Yours sincerely

Efat Mahbaz

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Dear Editor,

On this International Migrants Day (December 18th) we celebrate migrants’ contribution to the UK. I wonder why asylum seekers are not allowed to work in the UK. We have skills to contribute: some of us are doctors, nurses, carers, teachers, builders. But these skills are wasted and deteriorate while we wait for a decision on our asylum applications. We want to contribute to the UK economy and to be part of this society. We should be given the right to work so we can support ourselves.

Janet

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Dear Editor,

I came from Pakistan to study in London in 2013. The experience has been a privilege: you get to experience so many different cultures in one place. I am one of the many international students who benefits from the rich diversity that one finds in London and that is one of the reasons I want to celebrate International Migrants Day (18 December).

I consider myself lucky to know people from so many different backgrounds. I can honestly say that it has made me a better and more tolerant person. Everyone I have met has a story to tell, all different but yet so similar. I cannot help but think that we all have something in common but we just amplify the differences. London epitomises the similarities and one can’t help but fall in love with the city.

Anonymous

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Dear Editor

Want a migrant success story? Take the Royal Family. On International Migrants’ Day, it’s time to realise that what is most “British” about Britain has been enriched by foreign influence. By the law of history, we are all essentially migrants. So let’s celebrate diversity – Happy International Migrants’ Day!

Lucy Aitchison

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Dear Editor,

I am a doctor from Armenia and came to the UK in 2004. I have been volunteering for the organisation Migrant Voice for six years. I came to this country because I had to flee for my life – as are millions of Syrians.

It is vital that as individuals and members of local communities, small charities and large international NGOs we urge our governments in Europe and across the world to take action to protect refugees. I will certainly do what I can in my voluntary work to build pressure on governments and will tell others in my local community to add their voices.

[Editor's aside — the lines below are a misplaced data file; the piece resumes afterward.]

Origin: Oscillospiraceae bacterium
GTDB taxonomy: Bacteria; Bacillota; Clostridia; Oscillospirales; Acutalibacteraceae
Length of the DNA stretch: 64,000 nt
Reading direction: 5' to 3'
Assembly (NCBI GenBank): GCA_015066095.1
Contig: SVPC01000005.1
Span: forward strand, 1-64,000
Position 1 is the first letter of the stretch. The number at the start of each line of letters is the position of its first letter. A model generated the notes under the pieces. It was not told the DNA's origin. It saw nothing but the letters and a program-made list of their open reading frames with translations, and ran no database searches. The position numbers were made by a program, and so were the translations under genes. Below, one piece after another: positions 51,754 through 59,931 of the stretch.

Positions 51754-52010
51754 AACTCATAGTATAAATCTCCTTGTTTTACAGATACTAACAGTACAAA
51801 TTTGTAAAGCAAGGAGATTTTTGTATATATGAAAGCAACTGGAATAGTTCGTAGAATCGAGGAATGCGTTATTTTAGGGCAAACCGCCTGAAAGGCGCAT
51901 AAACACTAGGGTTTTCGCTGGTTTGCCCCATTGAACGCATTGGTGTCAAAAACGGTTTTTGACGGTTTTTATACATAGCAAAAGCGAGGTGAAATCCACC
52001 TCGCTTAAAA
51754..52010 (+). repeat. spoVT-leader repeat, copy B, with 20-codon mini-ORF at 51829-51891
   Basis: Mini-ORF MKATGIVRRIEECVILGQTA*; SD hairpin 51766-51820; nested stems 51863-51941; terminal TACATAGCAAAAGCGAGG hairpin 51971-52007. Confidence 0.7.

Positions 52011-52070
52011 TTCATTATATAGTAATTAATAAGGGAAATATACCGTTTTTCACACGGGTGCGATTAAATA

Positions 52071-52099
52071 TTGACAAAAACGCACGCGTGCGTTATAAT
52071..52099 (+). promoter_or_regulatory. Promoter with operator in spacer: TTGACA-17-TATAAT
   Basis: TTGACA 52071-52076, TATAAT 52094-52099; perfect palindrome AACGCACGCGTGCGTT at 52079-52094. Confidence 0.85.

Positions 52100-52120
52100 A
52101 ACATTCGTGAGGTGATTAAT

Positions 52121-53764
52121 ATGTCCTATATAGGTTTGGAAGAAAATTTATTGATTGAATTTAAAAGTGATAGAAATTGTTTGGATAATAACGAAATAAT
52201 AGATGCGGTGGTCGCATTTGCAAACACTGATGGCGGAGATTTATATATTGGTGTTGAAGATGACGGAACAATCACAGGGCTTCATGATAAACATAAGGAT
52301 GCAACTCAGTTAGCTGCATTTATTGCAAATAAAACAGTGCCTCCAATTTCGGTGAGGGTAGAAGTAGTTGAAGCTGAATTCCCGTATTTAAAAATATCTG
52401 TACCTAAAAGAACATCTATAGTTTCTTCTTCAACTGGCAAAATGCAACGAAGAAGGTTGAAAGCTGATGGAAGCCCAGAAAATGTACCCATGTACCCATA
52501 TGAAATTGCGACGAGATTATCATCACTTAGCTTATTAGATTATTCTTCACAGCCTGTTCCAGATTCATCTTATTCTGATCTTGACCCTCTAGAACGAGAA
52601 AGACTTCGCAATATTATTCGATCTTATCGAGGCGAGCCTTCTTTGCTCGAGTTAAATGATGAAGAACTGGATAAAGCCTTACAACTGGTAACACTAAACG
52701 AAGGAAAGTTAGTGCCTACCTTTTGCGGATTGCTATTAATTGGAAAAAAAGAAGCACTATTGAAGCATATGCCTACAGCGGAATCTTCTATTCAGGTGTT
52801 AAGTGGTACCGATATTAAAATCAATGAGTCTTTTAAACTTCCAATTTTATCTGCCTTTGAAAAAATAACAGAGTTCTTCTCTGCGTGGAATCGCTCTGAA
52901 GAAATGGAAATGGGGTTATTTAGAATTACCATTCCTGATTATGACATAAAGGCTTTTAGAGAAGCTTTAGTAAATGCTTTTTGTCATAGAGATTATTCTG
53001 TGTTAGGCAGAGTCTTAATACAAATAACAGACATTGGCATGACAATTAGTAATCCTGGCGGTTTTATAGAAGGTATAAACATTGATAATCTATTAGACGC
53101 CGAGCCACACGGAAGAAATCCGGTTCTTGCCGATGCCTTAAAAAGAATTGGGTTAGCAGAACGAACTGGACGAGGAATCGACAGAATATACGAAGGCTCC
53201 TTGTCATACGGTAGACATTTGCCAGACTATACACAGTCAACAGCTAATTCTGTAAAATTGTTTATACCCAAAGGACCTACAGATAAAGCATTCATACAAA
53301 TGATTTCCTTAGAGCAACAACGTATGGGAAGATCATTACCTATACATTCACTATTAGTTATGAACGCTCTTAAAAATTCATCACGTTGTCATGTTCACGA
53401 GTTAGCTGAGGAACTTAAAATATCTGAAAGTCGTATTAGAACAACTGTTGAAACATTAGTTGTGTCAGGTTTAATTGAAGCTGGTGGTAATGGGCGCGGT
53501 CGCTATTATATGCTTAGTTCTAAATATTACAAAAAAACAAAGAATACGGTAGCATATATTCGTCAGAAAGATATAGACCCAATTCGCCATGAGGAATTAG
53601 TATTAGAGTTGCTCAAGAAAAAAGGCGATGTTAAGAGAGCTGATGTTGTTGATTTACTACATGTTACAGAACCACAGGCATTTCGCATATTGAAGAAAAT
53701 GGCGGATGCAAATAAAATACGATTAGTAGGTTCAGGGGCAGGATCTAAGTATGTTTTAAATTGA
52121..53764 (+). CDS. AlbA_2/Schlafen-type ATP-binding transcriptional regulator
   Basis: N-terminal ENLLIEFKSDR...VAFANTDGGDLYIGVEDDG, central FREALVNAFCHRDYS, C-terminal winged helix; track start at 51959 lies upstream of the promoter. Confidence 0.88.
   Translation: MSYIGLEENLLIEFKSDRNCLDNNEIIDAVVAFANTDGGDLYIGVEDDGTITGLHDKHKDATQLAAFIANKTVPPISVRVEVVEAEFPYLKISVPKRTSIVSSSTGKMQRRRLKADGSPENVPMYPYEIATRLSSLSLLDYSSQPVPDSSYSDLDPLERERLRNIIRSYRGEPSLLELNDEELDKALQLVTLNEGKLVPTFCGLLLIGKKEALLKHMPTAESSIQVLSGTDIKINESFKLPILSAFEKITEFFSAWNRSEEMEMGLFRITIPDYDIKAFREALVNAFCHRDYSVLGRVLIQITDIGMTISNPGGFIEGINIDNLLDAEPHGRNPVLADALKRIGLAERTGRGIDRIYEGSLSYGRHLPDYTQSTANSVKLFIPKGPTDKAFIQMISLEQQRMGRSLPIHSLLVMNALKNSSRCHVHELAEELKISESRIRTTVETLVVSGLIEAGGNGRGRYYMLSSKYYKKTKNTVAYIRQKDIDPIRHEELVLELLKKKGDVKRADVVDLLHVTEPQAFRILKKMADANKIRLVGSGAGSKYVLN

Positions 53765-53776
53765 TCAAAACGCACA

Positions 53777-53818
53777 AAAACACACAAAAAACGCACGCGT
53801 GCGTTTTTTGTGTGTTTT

In a world where there are now more than 51 million refugees, public pressure for hospitality and humanitarianism is more important than ever.

Yours sincerely

Yurik Darbinyan

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Dear Editor,

Every moment, around the world, people leave their countries and come to Britain in search of a safer or better life – as I have.

When I arrived in England I met many fleeing difficult conditions only to face even greater struggles, including human rights violations, poverty and discrimination.

But I have more than fear and uncertainty: I also possess hope, courage and the resolve to build a better life. With the right support, I can contribute to society’s progress.

On International Migrants Day, 18 December, I urge the British people and government to reject xenophobia and embrace migration in order to achieve equitable, inclusive and sustainable social and economic development because migrants’ courage, vitality and dreams help make British society more prosperous, resilient and diverse. 

We believe in hope for a future that has migrants at its heart. Happy  International Migrants Day to all.

Yours Sincerly

Betty B

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Dear Editor,

This International Migrants Day, I want to celebrate what migrants have contributed to the UK. Most migrants come to the UK to work, or to study and many are already highly educated from back home, bringing their talents to benefit our society here.

Some are refugees, who have lost everything, fleeing for their lives, but they still turn their lives around and stay positive, bringing their creativity and skills to this society.

Ratip Sulaiman

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Dear Editor,

In the run up to International Migrants Day today I’ve been thinking a great deal about the migrants I know and their influence on me. Angus, Laurine, Cindy are to name a few – they shared their cultures and gave me a fresh way of looking at things. Angus taught me the importance of enjoying life, Cindy encouraged me to be tough but kind, and Laurine extended a genuine hospitality, making me a part of her family and showing me her country. They all came to the UK searching for a new life and they have all given me a better one.   

Kind regards,

Charlotte Broyd